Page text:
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the reality is that there are more than 12,000 foreign tigers that have traveled to sera over the -- to syria over the last three years, including over a thousand europeans. we estimate that more than 100 americans have traveled or attempted to travel to syria to join the fight there one way or another. we are concerned that not only may these foreign fighters join isil or other extremist groups in syria, they may also be recruited by extremist groups to leave syria and conduct external attacks. the fbi has arrested a number of individuals who have tried to travel from the united states to syria to support terrorist activities there. third, we are working with european and other governments to build better information sharing, to track syrian foreign tigers. whenever i get together with mr. european counterparts-this
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topic is almost always item one on the agenda. the importance of this issue is also reflect by the fact that it will be a singular topic of discussion at a u.n. security council summit that the president will chair in two weeks. i'm told in the history of the urn this is only the second time a u.s. president has permanently chaired a security -- personally cared a security are security council summit. we're making enhanced efforts to track those who enter and leave syria and may later seek to travel to the united states from a country for which the united states does not require a visa from its citizens. there are in fact a number of visa waiver program countries that also have large numbers of citizens who are syrian foreign tigers. -- fighters. generally we have strong information sharing relationships with this countries, and with their help we will build this capability.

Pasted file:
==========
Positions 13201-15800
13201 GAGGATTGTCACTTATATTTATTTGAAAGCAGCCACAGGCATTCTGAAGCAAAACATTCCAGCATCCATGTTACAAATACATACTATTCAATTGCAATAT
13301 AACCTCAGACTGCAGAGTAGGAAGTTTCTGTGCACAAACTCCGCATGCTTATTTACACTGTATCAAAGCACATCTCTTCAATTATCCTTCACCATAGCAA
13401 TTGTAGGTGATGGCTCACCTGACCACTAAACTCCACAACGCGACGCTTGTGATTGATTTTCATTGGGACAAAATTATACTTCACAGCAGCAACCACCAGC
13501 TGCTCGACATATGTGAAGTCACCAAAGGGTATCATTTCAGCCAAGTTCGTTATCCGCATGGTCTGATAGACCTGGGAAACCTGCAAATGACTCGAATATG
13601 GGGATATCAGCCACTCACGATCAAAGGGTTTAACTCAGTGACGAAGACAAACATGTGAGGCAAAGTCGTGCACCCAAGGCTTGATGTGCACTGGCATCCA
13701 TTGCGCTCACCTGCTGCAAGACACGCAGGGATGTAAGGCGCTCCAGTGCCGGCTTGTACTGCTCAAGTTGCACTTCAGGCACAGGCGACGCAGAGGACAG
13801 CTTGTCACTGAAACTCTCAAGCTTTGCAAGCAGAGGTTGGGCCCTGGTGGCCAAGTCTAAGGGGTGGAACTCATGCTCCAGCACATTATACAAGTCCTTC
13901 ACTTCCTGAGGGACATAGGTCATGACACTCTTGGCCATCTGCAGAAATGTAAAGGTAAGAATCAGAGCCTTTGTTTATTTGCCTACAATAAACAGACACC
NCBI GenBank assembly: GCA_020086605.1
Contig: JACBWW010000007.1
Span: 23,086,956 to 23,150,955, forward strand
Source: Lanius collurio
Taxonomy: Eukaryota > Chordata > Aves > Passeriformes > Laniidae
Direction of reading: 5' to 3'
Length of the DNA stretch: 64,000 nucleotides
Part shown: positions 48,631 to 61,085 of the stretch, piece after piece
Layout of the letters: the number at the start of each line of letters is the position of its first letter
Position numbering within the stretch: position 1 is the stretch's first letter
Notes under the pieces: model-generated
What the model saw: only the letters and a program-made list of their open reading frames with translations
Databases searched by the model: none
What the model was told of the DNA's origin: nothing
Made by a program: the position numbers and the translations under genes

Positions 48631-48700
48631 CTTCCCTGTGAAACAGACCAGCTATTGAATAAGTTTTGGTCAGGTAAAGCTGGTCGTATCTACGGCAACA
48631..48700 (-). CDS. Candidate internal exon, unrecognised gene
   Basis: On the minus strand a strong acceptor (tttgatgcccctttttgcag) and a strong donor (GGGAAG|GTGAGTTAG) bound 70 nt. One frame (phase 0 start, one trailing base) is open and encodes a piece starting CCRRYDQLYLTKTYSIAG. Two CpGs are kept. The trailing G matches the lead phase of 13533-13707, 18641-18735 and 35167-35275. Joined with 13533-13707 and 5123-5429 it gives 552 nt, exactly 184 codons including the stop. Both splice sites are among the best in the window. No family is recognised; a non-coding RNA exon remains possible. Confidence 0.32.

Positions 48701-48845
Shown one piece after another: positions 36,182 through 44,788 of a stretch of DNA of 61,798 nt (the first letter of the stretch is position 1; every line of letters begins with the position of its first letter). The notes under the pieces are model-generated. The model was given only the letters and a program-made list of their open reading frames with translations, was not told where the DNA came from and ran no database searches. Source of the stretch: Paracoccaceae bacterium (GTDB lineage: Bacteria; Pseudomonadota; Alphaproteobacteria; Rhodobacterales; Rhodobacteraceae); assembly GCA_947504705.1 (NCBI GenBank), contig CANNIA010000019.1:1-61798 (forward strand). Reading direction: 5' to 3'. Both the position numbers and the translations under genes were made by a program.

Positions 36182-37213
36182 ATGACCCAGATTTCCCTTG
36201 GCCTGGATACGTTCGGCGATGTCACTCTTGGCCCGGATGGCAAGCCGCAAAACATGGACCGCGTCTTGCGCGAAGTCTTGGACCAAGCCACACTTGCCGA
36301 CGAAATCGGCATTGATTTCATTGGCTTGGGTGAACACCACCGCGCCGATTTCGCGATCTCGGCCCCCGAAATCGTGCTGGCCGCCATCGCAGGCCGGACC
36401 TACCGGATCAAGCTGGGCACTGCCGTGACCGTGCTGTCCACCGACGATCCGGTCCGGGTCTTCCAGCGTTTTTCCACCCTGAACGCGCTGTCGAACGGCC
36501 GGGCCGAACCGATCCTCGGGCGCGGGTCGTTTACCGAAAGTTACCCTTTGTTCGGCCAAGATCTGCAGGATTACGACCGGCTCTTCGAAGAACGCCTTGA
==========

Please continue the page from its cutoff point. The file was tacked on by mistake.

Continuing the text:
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we need to ensure we're doing all we took identify those who by their travel patterns attempt to hide their association with terrorist groups. when countries in our visa waiver program may agree to strong surety safeguards women have undertaken a review of these safeguards to review whether they'red a kit. we're saying whether there are additional safeguards immigrant pledded to identify foreign fieger and whether there can be any that can be implemented on an expedite it basis. all 38 nations in the visa waiver program have an interest in this. we're encouraging more countries to join the united states inialing tools like advance passenger information and passenger name record collection, which will help to identify terrorist travel patterns. fourth, within the u.s. government, fbi director, cia director brennan and i, and